Papermaking requires a lot of harsh and toxic chemicals to strip wood pulp of lignin, a tough polymer that makes trees strong and rigid. Wood chemist Vincent L. Chiang and a team of researchers from Michigan Technological University are trying to come up with a better solution: aspen trees that are bioengineered to produce less lignin. Their work was published in the August issue of Nature Biotechnology.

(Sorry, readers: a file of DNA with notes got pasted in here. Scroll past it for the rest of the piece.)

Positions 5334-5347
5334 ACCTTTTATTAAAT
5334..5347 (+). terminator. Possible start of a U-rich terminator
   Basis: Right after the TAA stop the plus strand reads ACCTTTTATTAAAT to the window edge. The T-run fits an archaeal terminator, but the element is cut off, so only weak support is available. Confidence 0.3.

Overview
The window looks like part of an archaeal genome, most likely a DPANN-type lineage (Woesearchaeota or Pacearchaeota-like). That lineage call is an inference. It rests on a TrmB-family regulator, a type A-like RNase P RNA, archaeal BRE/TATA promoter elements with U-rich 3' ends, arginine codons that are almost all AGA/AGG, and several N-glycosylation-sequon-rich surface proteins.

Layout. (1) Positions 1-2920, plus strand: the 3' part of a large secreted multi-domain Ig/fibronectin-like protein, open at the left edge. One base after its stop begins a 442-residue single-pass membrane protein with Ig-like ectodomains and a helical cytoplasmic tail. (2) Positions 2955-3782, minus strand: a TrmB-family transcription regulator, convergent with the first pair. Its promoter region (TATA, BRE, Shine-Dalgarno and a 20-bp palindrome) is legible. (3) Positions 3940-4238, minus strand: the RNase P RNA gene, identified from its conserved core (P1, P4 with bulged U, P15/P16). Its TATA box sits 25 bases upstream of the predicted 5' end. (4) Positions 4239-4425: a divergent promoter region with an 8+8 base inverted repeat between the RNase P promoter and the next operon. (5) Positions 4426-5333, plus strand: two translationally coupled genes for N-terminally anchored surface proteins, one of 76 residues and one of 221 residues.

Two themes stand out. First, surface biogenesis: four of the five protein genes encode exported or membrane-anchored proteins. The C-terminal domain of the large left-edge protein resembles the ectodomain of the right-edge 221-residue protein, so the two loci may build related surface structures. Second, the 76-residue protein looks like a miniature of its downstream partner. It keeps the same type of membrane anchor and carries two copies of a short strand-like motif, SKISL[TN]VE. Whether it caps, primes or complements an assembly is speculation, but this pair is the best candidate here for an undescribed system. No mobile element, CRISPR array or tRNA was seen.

To create their trees, the scientists blocked the activity of a key lignin-producing molecule in the woody part of the tree. The result was a new strain of aspen with 45% less lignin. Surprisingly, engineered trees also grew 1.5 times faster and laid down more extensive root systems than their unmodified cousins. This may mean that more wood can be grown from less land using Chiang's trees, thus reducing the environmental impact of forestry. But aspens aren't normally processed to make paper, so Chiang's team is trying to repeat the result in two more popular pulpwood species, eucalyptus and pine. "It's a neat result that could make paper production easier and more economically viable," says Ronald R. Sederoff, a forestry expert at North Carolina State University.